The Finns had a choice. They could see the environment as their unmerciful enemy and themselves as its powerless victim. And they could’ve ended up with a word that encapsulated all that melancholy and powerlessness; a “cynicalogism”, if you will, that really nailed it. Instead, they have sisu. 

As that word entered into their vocabulary – it’s believed that it happened sometime in the 16th century – it eventually became something Finns internalized. Finns mention sisu all the time – in books, in TV, and in conversation. It even has its own emoji. Yeah, Finland made their own slate of emojis.

Today, they also use it to describe people who’ve stood up to injustice, no matter how daunting the challenge, to pursue change. Hell, yeah.

And by the way, sisu is not all good. Someone can have too much sisu – meaning they’re bullheaded or stubborn. But by naming that special brand of fortitude and stick-to-iveness and resilience that they needed to survive – the Finns seem to have created a piece of self-fulfilling vocabulary.

Faced with unholy freezing temperatures? Skate on some sea ice

Dealing with a lot of time spent indoors? Build a sauna and sweat it out. Even in Burger King

And faced with only a month or two of nice, warm weather? Make use of every moment of it. The Finns are famous for their utterly weird and comical championships. The Finns will turn almost anything into an excuse to have fun. Finland is home to just some of the following competitions:

Finland’s official travel website has a list of 6 steps to be happy like a Finn. You can even go to their Instagram TV page and “Rent a Finn” for advice on being happy.

There are some great ideas there. But in looking through these lists and videos, it became clear that the real secret behind Finn’s happiness is their embrace of sisu. It’s what makes all the things on any happiness checklist work. To be happy, you have to first think that it’s possible. You have to seek it out. You have to believe that you can find it. And, when you do find it, you have to be able to embrace the good times enough that they fortify you and refuel you for the inevitable hard times. The word makes it real, and that makes it possible.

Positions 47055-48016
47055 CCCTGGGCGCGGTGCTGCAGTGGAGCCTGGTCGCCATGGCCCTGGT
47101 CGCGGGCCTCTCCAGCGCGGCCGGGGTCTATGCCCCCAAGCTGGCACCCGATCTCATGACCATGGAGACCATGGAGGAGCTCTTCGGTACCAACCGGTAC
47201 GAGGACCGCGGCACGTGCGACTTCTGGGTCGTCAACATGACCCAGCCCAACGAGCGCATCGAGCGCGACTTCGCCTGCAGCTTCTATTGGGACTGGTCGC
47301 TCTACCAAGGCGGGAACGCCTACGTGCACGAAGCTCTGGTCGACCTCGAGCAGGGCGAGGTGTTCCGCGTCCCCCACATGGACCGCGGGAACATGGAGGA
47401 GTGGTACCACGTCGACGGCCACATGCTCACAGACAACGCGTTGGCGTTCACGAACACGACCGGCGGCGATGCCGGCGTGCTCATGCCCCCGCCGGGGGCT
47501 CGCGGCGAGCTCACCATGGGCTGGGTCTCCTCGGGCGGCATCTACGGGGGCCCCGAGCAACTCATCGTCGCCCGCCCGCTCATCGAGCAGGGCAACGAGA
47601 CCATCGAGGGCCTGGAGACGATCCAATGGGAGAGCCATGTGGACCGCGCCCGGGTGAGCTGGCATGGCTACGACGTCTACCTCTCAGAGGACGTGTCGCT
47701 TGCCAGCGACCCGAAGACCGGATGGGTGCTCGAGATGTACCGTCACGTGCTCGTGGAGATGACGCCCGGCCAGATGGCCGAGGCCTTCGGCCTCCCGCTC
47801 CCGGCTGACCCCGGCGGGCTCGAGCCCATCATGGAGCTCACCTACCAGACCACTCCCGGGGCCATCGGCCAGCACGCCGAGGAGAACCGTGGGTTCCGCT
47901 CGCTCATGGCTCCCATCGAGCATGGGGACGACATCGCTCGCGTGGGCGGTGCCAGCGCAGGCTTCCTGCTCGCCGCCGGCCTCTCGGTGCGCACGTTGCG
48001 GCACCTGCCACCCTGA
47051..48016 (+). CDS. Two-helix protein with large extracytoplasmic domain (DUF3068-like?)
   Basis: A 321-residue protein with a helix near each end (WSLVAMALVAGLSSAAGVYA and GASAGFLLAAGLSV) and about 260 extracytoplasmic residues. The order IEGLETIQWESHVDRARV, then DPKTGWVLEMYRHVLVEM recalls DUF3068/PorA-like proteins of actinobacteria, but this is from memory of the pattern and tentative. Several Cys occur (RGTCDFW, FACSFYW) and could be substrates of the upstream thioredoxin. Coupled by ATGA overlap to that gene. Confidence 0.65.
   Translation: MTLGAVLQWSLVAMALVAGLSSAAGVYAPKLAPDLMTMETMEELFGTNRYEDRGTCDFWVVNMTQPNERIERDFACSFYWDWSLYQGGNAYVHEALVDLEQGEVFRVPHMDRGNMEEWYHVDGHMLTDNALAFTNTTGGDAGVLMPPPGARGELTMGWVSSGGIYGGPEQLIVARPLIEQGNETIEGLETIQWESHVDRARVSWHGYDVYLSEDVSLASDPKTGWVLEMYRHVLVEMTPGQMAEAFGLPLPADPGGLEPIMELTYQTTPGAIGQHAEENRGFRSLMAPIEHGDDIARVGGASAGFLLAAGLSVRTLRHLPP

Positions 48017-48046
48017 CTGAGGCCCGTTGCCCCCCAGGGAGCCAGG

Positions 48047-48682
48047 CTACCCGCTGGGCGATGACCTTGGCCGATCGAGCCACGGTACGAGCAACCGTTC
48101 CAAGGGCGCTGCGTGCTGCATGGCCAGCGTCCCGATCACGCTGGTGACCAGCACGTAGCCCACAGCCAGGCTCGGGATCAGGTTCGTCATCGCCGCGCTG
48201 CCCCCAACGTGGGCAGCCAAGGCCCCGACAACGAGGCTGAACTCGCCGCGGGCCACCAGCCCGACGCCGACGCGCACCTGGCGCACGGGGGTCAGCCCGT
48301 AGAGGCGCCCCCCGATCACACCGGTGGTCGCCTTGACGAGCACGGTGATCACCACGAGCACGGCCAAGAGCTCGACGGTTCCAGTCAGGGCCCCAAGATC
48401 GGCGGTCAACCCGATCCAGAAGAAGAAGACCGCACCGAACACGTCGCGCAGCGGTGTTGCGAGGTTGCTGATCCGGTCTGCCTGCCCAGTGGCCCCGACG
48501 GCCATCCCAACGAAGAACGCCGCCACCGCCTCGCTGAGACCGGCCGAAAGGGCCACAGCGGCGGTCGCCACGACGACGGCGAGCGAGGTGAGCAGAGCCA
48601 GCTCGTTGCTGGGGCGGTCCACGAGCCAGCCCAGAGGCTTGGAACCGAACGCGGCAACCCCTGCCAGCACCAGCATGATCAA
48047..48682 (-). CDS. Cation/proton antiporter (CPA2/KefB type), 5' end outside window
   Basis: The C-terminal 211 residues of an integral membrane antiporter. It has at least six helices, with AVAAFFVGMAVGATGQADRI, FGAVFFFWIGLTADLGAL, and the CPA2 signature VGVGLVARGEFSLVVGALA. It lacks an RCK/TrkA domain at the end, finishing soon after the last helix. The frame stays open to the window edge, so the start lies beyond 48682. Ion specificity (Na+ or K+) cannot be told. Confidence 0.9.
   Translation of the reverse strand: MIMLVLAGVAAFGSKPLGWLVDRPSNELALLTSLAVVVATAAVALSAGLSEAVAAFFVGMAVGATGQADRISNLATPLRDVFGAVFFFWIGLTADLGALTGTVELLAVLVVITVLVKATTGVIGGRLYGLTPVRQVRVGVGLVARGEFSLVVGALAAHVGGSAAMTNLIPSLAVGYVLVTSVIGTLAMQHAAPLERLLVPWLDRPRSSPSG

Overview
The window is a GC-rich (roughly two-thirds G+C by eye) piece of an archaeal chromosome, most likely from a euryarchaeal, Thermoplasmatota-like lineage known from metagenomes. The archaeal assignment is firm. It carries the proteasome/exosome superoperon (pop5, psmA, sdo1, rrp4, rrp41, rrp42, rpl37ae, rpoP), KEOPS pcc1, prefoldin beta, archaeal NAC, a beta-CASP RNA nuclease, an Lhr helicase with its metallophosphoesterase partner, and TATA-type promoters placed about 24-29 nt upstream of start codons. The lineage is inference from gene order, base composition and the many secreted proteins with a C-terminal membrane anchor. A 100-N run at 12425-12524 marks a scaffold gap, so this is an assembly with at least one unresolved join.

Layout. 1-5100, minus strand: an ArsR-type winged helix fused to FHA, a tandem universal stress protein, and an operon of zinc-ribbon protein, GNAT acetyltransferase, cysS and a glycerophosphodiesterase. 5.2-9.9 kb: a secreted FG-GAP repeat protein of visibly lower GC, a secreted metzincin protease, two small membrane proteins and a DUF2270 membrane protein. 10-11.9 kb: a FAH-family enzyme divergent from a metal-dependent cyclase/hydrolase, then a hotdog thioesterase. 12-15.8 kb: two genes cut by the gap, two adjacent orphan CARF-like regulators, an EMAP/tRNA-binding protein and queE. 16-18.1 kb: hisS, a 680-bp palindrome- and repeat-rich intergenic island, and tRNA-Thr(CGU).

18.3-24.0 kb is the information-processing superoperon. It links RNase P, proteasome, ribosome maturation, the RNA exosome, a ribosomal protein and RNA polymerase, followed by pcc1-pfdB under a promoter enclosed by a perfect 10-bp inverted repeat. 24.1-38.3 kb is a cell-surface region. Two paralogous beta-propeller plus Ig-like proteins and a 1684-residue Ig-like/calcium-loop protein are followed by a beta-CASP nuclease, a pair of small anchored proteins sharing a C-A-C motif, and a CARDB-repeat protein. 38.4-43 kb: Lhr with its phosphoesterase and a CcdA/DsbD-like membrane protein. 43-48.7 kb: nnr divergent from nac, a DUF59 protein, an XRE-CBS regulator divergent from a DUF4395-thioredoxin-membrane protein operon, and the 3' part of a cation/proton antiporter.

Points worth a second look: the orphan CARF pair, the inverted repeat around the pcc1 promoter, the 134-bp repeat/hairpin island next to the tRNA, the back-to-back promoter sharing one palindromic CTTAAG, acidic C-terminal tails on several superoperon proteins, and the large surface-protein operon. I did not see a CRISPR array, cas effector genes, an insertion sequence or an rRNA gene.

As our physical supply chain has been disrupted, so has our emotional one. People all across the world are suffering. They are anxious and scared. They are in grief – ambiguous and acute. And for some communities and people and families, the weight of it is nearly unbearable. People are tired and they are depleted of the strength and resilience required to go on. THAT is the resource in short supply right now. 

And so maybe it’s time to import some of that Finnish fortitude. Can a word really create a new reality? I don’t know. But I do know words have power. And people need all the power they can get right now. So I’m embracing the sisu spirit wherever I can find it. And the best part – there are no taxes or tariffs on this one. It’s free for the taking. If a word can change a story, let’s choose the ones we need.

Now, I’m headed off for some kalsarikänni, which means “drinking at home, alone, in your underwear.” You did it again, Finland…

To read more about sisu from Finns themselves, check out this article or read this book – Sisu: The Finnish Art of Courage.


Image Credits:
Banner image: Photo by Carlos “Grury” Santos on UnsplashTemppeliaukio Church: Photo by iryota_gram via instagram
Reindeer: Photo by Marcus Lofvenberg on Unsplash
Forrest: Photo by Vincent Guth on Unsplash
Bridge over Water: Photo by Taneli Lahtinen on Unsplash
Air Guitar Championships: Photo by Anitagraser used under Creative Commons License Attribution 3.0 UnportedSwamp Football: Photo by used under creative commons license Attribution-ShareAlike 3.0 Unported

Listen to Passport


Submit a Comment

Your email address will not be published. Required fields are marked *

© 2018, Frequency Machine Studios.
© 2018, Frequency Machine Studios.